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Vegan diets are turning heads in the boxing world…. But do they actually work? 


Some high-profile boxers such as Timothy Bradley Jr. and David Haye have tried Vegan diets in the past as a way to improve their body composition, health and performance.

With more following suit and going plant-based, Boxing Science investigates whether a vegan diet really help boxing performance?

As with many types of training or diets, there are advantages and disadvantages. As sport scientists we have to weigh up the options and select the most appropriate method to optimise physical performance.

What are vegan diets?

A vegan diet consists of plant-based foods but omits meat, fish, dairy and eggs.

Many people who eat a vegan diet choose to do so because of health reasons or because they’d like to be more conscious of earths resources, ethical issues surrounding animal care as well as health benefits of a plant-based diet.

What are the benefits?

Vegan diets are usually high in fibre, magnesium, folic acid, vitamin C and E and phytochemicals whilst lower in saturated fat. This means that a vegan diet is nutrient dense.

Vegan diets tend to be linked with lower risks of cardiovascular disease because of the increased nutrient density compared to a “typical” normal diet. However, most scientific studies only compare diets based on health markers not sports performance.

What are the disadvantages?

Vegan diets are typically deficient in saturated fat which is important for hormone production and are often at risk of vitamin D and zinc deficiency.

Saturated fat: Important for hormone production. 

Omega 3: Improves joint health. 

Vitamin D and Zinc: Improves the function of the immune system. 

Calcium: Improves bone health.

Vegans are at risk of being deficient in vitamin B12, an important vitamin that is only available from animal products. Vitamin B12 is important for DNA synthesis, fatty acid and amino acid metabolism, functioning of the nervous system, particularly myelin synthesis, and is important in the development of red blood cells in bone marrow.

In addition, Vegan diets if not planned appropriately can be low in calcium because of the omission of dairy products.  Without calcium-fortified foods, Vegans can be at a high risk of suffering bone fractures, especially when coupled with a low energy intake.

Can I still get enough protein?

Yes, but it’s difficult. Vegan diet studies on weight management have only investigated weight loss not fat mass and fat-free mass.

An insufficient vegan diet is likely to increase the risk of losing lean tissue due to the low consumption of protein, the recommended daily intake of protein is around 0.8 grams of protein per kilogram of body mass (g/kg). A 70 kg individual therefore needs at least 56 g of high biological value protein per day to maintain protein synthesis.

A highly active boxer will demand a higher protein intake (1.6-2g/kg) to increase recovery and aid training adaptation as well as aid fat mass loss. Having adequate quantities and high quality sources of protein is very important for boxers and combat athletes and is a major challenge on vegan diets.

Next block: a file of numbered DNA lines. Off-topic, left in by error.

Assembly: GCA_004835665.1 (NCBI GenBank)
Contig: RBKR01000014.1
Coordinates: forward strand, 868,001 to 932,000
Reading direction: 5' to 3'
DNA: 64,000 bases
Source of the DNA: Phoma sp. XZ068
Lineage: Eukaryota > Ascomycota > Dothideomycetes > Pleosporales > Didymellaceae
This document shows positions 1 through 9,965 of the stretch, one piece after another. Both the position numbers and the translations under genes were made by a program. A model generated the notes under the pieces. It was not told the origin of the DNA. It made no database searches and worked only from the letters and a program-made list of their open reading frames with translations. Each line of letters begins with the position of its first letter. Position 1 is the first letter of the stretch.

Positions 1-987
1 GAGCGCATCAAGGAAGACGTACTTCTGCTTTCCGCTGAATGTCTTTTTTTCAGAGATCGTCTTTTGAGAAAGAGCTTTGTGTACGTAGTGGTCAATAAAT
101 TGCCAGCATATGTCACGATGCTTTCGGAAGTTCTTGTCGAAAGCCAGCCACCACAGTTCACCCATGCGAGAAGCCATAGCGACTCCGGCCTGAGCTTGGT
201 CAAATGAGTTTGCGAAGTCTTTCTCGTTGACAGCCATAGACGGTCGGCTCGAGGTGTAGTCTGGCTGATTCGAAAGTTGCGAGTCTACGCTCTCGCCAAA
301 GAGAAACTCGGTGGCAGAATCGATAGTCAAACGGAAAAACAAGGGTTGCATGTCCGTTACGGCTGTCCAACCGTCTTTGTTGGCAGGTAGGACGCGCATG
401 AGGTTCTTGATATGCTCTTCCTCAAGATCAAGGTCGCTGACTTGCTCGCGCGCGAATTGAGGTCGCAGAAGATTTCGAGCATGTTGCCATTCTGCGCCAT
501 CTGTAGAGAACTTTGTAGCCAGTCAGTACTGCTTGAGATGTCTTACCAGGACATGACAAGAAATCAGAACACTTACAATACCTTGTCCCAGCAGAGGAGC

Below is a chart of protein bioavailability which shows that animal protein sources are more easily absorbed compared to non-animal sources. Plant based foods have a lower leucine content compared to animal products which helps increase protein synthesis to a greater extent than the other amino acids.

Supplements might be needed to ensure boxers have enough protein intake, this can become very expensive as well as potentially dangerous if the products are not batch tested for banned substances.

So how will a vegan diet affect my performance?

Boxing requires high levels of different types of physical fitness including aerobic and anaerobic endurance, strength and speed. A vegan diet will be able to fuel performance in aerobic and anaerobic endurance due to the high carbohydrate content of the diet, however the protein content might limit repair and formation of muscle tissue, potentially leading to impaired strength adaptations and muscle mass.

This is likely to have a negative effect on your physical performance.


However, it is possible to have success using a vegan diet as long as you plan your diet well. Below are examples of vegan friendly food sources that will help you make good choices on this type of diet.

The table above is from our friend and colleague Dr Dave Rogerson’s paper “Vegan diets: Practical advice for athletes and exercisers”.

The main concern regarding vegan diets for athletes arises from inadequate protein intake, below is a table of high-protein foods that are suitable for vegans. In in this manuscript Dr Rogerson also outlines a typical diet for a vegan athlete which can be adapted to suit your own requirements.


There is no evidence that a vegan diet can benefit performance over a normal, balanced sports nutrition plan.

Therefore athletes should not choose to be ‘plant-based’ in order to boost performance, however they can still become Vegan if it’s a personal choice.

There are limitations to a vegan diet for athletes however with the correct food choices it is possible to alleviate these concerns.

At Boxing Science we encourage athletes to eat a wide variety of foods, including 5 to 9 portions of fresh fruit and vegetables per day alongside clean unprocessed lean meats, fish, dairy and starches. There is no reason why athletes cannot also include some vegan friendly foods such as nuts, legumes, soy and seaweeds/algae to help contribute to a well-rounded diet.

This is more likely to improve your training and performance compared to a single diet alone, as well aid your recovery in between training sessions and help you to increase/maintain lean muscle mass.